Exploring stories through smell
The exhibition Sniffing out the Differences with interactive installations maps into scents and visualisations explores the tales and olfactory associations in south Asian cultures from the past, present and future
The exhibition ‘Sniffing out the Differences’ with interactive installations maps into scents and visualisations explores the tales and olfactory associations in south Asian cultures from the past, present and future. Some factual and some fictional! Olfaction is the least explored sense as compared to the other senses when making sense of information in our environments. Can we imagine food without its smell? We often fail to notice how much smells contributes to an experience.
It has been long associated with deep memories and evokes a deep emotional response. Smelling the petrichor, many are reminded of their childhood memories and games. Responses to odours are sometimes so strong that certain scents are liked or disliked because of the emotional associations with them. Smell is not just a biological and psychological experience, but it has both, social and cultural contexts as well. Sniff certain spices, perfume, scents and you will be reminded of a certain culture and region.
There are many aspects of the cultures, which are akin to fragrances, sometimes leaving even the most articulate person speechless. There is an inability in the language to define this experience, which can be understood only by experiencing it. This exhibition, ‘Sniffing out the Differences’, with the help of interactive installations explains the culture with its mapping it into scents and visualisation. It talks about how new identities and cultures emerge with mobility and new distinct patterns that are created, like the patterns in the kaleidoscope which are distinct as an experience in the smell.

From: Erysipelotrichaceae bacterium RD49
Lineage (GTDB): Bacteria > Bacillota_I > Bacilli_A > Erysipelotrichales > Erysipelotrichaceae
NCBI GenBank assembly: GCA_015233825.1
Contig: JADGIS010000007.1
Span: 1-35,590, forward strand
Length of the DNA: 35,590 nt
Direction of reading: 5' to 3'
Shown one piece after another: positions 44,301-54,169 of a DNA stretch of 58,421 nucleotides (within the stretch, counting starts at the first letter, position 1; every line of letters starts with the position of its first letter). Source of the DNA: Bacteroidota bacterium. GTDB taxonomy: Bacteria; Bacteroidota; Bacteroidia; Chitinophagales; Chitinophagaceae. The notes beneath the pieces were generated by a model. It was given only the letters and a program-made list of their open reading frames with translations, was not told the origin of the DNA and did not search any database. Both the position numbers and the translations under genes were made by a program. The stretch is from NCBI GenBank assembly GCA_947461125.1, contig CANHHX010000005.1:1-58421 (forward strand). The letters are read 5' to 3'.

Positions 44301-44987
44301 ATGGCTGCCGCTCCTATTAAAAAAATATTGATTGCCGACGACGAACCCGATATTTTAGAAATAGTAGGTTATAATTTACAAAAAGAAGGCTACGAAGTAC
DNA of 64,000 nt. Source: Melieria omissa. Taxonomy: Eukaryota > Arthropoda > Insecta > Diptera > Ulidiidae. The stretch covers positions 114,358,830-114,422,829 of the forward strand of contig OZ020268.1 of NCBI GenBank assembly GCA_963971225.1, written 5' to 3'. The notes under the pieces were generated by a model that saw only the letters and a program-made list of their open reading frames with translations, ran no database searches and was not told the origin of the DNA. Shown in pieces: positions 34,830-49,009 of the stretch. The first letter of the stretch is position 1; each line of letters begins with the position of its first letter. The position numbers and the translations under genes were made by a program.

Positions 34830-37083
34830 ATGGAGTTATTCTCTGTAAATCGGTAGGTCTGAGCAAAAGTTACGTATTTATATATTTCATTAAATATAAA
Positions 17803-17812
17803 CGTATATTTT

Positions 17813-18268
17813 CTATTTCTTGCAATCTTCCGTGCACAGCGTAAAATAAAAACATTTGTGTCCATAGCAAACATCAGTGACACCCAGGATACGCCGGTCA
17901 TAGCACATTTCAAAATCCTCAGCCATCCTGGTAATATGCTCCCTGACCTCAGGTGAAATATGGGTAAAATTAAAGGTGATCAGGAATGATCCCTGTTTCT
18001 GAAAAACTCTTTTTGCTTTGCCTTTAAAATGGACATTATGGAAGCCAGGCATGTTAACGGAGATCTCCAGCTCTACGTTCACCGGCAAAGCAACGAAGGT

Exhibits on display
The Jallianwala Bagh massacre is a spine-chilling reminder of the lows to which humanity can go to suppress the aspirations of others. The brutality of the shooting left 250 million people under the Raj shocked and led them to a profound questioning of their identities, which added fuel to the freedom struggle. This interactive installation explores this narrative and remediates it through smell. It explores the power imbalances at play and how there is a tendency to reduce the ‘other’ and to strip them of their personhood. It also explores the possibility of such events occurring in current times.
Identity stores is an interactive, biographical installation depicting the life journeys of people and the emergence of their identities through an olfactory exploration of culture with a focus on distinct smells. It looks at the subjectivity of human experience by delving deep into the memories of people to illuminate the shaping of the individual. It builds on smell associations created over the lifetime of the individual. It explores how new identities emerge due to increased mobility and how new distinct perceptions of their individual identities are built over time.
Mir Abdul Attarwala:
Amidst the surrounding beauty and conflict of Kashmir, a young apprentice learning the craft of perfumery tries to contain his feelings in attars (perfumes). The attars, some pleasant, some repulsive, talk about the tales that emerge in any conflict zone.
Set in an alternate timeline in India, this exhibit paints a scenario of how xenophobia would be treated as a social evil and a critical condition. The belief, in this new India, is that contribution and cooperation by all citizens leads to the maximum development of the urban atmosphere. The mandate is to identify xenophobic individuals and help them recover from this primitive human condition. As a by-product of the prescribed treatment, using the Xeno 500 drug, the individuals tend to have varying body odour.